The principles frame six core standards, which underpin information literacy acquisition, understanding and application by an individual. These standards identify that the information literate person recognises the need for information and determines the nature and extent of the information needed finds needed information effectively and efficiently critically evaluates information and the information seeking process manages information collected or generated applies prior and new information to construct new concepts or create new understandings uses information with understanding and acknowledges cultural, ethical, economic, legal, and social issues surrounding the use of information.
The standards are supplied with learning outcomes and examples that consist of the characteristics, attributes, processes, knowledge, skills, attitudes, beliefs and aspirations associated with the information literate person.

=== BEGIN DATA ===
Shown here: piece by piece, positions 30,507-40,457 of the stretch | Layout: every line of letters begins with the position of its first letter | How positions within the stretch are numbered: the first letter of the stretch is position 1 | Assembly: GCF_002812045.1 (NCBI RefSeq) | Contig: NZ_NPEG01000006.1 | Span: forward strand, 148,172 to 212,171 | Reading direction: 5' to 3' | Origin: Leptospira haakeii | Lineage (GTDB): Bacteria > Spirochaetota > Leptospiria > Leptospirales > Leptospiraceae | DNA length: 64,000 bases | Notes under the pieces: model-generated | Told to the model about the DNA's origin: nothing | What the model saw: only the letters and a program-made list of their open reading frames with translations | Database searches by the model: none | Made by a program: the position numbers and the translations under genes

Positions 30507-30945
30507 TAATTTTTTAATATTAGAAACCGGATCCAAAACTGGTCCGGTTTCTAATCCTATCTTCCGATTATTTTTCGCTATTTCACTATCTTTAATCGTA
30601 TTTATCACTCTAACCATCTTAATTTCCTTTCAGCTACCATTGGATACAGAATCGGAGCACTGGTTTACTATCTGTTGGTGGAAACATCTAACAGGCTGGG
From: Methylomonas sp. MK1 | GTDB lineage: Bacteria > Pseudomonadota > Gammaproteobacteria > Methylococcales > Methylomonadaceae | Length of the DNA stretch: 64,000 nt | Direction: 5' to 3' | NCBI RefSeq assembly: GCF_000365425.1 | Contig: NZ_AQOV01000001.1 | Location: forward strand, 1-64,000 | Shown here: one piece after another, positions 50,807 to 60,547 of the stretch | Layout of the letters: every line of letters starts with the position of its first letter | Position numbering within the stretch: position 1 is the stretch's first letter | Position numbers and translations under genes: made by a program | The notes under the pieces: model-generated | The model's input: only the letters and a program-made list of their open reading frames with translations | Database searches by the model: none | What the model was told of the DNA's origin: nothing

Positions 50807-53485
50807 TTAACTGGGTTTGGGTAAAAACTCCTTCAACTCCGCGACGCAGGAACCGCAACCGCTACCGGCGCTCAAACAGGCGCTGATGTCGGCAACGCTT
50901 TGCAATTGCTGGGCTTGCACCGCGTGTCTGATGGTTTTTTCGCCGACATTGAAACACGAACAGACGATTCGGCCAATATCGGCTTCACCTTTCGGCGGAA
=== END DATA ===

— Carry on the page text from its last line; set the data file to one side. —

They consist of a mixed bag of lower order thinking skills and higher order thinking skills, ranging from using Boolean operators to comparing and integrating new understandings with prior knowledge to determine the value added, contradictions, or other unique characteristics of the information.
In USA, the American Association of School Libraries has formulated The nine information literacy standards for student learning AASL, focusing on efficient and effective access to information, critical and competent evaluation of information, accurate and creative use of information, independent learning and social responsibility.
It is important to note that these definitions and descriptions of information literacy, and the attributes of an information literate person emphasise the use of information: In essence, the information literate person is a person who has learned how to learn.
This emphasis on the use of information and information seeking as integral with the learning process makes it clear why the majority of literature written on information literacy deal with the concept in relation to formal education.